Nvidia’s Jetson AGX Orin Packs an AI Punch in a Small Package
by David Cardinal
If there is any company that’s on a roll when it comes to providing more compute power in smaller packages, it’s Nvidia. Their Jetson product line that provides AI and other forms of accelerated computing is a great example. I’ve been able to spend some time with its latest embeddable “robot brain” offering — the Nvidia Jetson AGX Orin (starts at $399 when available for production applications later this year). It has enough GPU power for some of the most demanding robot applications, while still fitting in the same form factor as Xavier, its predecessor. It consumes from 15 to 60 watts, depending on the power profile used.
What we’re reviewing here is a developer kit ($1,999), that comes complete with an enclosure and some accessories. It is available now (in theory, but back-orders have been piling up) so that developers can get a head start, but volume quantities of the version suited for commercial deployment aren’t expected until near the end of the year.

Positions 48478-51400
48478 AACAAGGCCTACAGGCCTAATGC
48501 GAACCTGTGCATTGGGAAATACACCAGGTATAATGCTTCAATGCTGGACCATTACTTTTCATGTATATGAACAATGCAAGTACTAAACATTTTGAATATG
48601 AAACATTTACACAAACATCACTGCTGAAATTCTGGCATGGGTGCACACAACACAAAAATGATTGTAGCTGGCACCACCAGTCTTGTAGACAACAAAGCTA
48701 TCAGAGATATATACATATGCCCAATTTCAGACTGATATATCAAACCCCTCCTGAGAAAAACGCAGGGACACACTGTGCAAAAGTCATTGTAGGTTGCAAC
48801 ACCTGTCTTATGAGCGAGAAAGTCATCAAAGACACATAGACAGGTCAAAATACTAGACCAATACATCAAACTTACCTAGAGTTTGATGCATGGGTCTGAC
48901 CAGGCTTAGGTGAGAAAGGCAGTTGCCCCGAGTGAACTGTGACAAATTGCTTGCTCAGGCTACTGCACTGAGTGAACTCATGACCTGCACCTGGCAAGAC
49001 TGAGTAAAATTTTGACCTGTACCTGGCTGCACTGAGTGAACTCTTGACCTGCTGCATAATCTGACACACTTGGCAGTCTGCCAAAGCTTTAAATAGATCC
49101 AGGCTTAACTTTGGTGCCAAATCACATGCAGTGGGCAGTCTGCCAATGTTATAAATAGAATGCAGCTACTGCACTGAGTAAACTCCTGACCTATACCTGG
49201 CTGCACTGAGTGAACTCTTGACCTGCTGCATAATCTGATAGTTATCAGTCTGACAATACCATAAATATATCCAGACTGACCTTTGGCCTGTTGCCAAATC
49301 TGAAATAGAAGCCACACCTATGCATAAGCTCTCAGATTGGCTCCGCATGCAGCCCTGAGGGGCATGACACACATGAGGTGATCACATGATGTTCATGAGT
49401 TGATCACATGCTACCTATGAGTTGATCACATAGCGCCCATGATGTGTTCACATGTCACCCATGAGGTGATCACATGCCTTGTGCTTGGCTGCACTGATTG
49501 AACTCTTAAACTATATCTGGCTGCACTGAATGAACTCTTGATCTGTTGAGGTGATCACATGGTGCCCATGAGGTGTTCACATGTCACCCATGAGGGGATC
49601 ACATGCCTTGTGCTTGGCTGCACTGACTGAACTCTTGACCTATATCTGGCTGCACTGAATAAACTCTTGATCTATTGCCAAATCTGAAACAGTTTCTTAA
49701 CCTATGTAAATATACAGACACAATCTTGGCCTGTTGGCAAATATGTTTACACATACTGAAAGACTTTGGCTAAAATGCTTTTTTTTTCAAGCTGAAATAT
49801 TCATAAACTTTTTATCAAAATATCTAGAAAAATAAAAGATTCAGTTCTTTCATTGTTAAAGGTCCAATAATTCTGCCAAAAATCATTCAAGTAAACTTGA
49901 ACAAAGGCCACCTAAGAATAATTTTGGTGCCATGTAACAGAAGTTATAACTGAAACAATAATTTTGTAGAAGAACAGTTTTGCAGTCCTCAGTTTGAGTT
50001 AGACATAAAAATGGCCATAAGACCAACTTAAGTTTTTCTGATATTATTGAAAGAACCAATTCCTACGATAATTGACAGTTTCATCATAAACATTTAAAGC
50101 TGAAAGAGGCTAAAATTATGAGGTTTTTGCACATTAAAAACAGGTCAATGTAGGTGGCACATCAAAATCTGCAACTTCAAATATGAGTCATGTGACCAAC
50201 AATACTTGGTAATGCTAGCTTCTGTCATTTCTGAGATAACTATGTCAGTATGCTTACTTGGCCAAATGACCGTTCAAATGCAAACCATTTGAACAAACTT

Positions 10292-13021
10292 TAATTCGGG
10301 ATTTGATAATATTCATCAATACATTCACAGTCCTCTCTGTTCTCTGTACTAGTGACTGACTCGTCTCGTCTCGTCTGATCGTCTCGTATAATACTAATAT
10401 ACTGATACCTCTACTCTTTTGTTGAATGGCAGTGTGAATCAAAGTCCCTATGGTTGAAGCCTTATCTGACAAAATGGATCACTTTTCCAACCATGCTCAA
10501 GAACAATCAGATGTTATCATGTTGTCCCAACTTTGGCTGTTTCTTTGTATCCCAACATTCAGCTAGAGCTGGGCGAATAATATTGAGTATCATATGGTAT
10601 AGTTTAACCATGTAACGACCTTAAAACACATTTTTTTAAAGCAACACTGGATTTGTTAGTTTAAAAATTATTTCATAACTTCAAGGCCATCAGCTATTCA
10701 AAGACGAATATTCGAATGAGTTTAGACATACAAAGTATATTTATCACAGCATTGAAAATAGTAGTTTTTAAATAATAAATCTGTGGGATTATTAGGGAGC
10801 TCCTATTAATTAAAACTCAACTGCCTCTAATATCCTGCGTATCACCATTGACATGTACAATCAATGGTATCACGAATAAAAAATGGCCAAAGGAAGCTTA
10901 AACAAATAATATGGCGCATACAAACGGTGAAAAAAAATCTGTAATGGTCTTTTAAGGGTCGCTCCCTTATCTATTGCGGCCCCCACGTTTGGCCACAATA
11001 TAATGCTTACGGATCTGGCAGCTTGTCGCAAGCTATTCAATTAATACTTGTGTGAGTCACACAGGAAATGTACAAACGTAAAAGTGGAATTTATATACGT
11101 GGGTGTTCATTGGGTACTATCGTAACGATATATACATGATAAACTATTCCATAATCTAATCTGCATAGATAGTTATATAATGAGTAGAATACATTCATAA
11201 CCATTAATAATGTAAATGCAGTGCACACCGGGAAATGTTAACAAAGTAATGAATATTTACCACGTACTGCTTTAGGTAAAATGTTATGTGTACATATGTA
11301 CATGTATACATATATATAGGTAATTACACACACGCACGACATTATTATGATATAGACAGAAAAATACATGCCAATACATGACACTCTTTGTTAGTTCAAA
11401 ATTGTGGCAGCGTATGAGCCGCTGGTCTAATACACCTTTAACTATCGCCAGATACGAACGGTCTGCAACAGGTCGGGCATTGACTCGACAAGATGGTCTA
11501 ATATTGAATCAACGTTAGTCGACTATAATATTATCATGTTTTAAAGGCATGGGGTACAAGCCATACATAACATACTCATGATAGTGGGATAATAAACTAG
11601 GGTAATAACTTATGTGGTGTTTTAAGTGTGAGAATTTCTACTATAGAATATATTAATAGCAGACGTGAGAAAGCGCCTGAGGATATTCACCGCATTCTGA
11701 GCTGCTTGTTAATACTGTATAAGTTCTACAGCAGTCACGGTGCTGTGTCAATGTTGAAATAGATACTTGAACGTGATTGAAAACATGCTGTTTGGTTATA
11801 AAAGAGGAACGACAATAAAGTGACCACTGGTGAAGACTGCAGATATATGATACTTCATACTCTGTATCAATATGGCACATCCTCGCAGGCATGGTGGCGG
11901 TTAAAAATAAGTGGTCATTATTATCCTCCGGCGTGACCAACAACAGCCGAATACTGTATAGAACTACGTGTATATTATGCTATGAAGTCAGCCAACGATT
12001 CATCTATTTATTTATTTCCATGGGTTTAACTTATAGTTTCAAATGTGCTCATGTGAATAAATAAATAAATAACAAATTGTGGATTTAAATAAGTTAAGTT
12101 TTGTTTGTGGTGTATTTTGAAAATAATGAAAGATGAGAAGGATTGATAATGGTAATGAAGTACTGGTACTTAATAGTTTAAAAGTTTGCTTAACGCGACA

Nvidia Jetson Orin by the Numbers
The Orin System-on-Chip (SoC) is based on the Nvidia Ampere GPU architecture and has 2,048 CUDA cores, 64 Tensor Cores, and 2 Deep Learning Accelerator (DLA) engines. It can deliver an astonishing 275 TOPS of raw AI performance for models that have been optimized for 8-bit integer math.
For current Jetson customers, Orin features the same pin-out and footprint as the Jetson AGX Xavier.
This is not your Father’s (or Mother’s) Jetson Dev Kit
The first time I reviewed a Jetson Dev Kit, it arrived as a board, a daughterboard, and some screws. I think I had to buy my own small fan, an appropriate power supply, and I 3D printed a cheesy enclosure. The Orin Dev kit is an ode to design. A machined metal enclosure, with internal fans, and a magnetically attached cover for a PCI-e slot. It looks cool, and can draw power either from a barrel connector or a USB-C port.